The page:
I think the music plays a big part in developing that, actually: Shimomura is fantastic at leitmotif, at associating little snippets of themes with each character or with particular moments or feelings, and she’s a master at weaving multiple themes into a single piece in order to tell a story. (One of my absolute favourite examples, though not a direct example from KH3, is the Piano Collections version of Xion’s theme, “Musique pour la tristesse de Xion”, which includes allusions to at least Sora’s, Kairi’s, and Namine’s leitmotifs as well as implying the chord structure from “Dearly Beloved”. It’s JUST SO GOOD, and it’s one of the few times I feel comfortable and not pretentious saying that this piece of music truly tells a story all by itself.)
Arguably, KH3 isn’t always the most elegant or delicate in expressing its themes. There are definitely some moments of dialogue where I felt that there was just a little bit too much ‘heart’, ‘darkness’, ‘heart’, ‘light’, ‘heart’, to the point that if someone had come in and watched what I was doing for a bit I might have felt compelled to apologise for the melodrama of the thing.
‘Earnest melodrama’ is a great phrase, and I think it fits a lot of elements: the dialogue and VO work especially, but the overall narrative and themes too. I think that if Sora weren’t the main character then the franchise could tell a less earnestly melodramatic story, and it would be… different. Could it be better? Probably, in some ways; would that be too much of a departure from what KH has always been, though?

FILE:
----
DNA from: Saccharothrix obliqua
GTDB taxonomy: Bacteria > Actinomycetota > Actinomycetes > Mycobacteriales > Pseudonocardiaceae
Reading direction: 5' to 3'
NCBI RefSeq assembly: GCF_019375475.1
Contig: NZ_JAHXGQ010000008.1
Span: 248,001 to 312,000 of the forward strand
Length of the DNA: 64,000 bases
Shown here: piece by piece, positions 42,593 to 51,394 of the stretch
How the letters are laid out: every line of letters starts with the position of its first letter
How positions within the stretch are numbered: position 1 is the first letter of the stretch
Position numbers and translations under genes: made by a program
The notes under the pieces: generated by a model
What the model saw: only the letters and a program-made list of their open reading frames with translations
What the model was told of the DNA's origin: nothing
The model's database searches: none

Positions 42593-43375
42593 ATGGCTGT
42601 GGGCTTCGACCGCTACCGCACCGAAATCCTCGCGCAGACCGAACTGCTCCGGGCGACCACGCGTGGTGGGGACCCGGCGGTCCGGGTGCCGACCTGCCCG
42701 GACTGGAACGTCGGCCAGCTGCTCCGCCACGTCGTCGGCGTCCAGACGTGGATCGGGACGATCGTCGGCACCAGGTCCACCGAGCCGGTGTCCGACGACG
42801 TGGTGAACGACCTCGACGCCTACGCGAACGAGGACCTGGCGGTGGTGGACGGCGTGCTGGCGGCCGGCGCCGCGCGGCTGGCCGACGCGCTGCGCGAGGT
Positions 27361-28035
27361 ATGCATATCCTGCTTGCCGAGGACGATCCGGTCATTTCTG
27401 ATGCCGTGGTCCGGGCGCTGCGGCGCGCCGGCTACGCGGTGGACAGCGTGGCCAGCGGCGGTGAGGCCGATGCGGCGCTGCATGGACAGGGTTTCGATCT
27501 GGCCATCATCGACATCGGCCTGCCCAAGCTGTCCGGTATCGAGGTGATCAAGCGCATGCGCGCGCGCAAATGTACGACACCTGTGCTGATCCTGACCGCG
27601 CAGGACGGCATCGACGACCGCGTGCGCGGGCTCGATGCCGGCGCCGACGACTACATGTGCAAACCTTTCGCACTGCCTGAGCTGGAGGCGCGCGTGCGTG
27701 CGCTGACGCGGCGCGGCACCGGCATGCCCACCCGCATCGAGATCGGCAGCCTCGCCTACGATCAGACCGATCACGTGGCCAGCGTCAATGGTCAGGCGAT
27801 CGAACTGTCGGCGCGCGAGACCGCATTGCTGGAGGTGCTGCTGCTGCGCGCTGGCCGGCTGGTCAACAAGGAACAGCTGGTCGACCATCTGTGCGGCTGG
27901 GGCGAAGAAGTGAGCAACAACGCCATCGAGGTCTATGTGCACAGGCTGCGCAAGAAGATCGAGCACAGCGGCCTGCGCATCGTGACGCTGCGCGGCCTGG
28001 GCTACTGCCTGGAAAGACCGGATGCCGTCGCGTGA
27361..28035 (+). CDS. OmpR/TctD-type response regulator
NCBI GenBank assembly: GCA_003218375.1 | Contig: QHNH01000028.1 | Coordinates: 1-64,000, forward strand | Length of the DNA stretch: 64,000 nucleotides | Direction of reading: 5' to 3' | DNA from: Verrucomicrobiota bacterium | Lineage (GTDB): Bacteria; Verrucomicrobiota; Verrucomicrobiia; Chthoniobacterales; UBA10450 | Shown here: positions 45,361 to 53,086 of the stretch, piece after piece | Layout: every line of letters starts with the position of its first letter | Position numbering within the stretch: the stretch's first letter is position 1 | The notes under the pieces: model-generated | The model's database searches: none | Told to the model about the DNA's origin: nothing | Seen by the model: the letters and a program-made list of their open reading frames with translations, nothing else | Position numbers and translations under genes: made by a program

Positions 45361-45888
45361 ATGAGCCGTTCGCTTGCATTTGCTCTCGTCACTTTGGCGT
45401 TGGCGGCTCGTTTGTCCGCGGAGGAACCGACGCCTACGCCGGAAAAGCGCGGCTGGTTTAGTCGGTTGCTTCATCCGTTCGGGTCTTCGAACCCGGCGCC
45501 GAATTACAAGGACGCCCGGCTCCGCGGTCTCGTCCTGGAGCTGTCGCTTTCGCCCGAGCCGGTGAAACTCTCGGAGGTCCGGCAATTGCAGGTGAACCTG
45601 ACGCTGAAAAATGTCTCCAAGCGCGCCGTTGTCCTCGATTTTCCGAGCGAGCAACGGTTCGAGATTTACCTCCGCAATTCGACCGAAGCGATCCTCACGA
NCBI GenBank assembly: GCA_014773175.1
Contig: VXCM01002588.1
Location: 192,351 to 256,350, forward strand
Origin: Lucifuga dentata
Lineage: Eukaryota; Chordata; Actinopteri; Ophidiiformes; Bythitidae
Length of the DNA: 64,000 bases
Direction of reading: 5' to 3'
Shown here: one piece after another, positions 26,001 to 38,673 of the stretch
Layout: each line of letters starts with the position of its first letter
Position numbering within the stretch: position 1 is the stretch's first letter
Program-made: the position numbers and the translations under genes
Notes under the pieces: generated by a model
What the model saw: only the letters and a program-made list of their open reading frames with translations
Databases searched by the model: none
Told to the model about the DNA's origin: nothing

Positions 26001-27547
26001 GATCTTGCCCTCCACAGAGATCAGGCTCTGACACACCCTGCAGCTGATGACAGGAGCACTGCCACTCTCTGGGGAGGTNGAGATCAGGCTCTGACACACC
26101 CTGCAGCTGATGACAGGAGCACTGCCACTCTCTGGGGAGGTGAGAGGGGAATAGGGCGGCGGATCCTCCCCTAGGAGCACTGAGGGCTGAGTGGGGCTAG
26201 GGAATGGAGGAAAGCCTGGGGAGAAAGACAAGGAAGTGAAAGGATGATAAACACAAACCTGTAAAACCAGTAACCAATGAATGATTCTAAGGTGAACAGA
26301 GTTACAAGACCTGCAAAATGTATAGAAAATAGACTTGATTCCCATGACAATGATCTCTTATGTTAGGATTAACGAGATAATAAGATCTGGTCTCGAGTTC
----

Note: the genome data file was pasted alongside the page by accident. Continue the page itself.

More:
The main MacGuffinAbility of this one seems to be the ‘power of waking’, which… nobody’s really explained? I do think the individual worlds’ plots are pretty cohesive and feel like good self-contained stories while also all contributing to the overall layout of things, where previous games have struggled to do both of those things at once.
The lack of explaining the power of waking never really bothered me. Those who played Dream Drop Distance will remember that when Sora was sent to the dreaming worlds, he couldn’t leave (a.k.a. awaken) on his own. This is alluded to in KH3, but not enough so that people who skipped the previous games will understand. Sora needs to command his own mind fully before he can hope to face down enemies with a stronger presence. A lot of the powers in KH have similarities to the Force: light vs dark, having influence over weaker minds, etc.
I have played DDD and remember not understanding what the power of waking was supposed to be in that either! I understand that it means that Sora can’t ‘awaken’, but not what the power itself actually is or where it comes from. I have some more thoughts down below about the individual worlds and how well their stories hold up.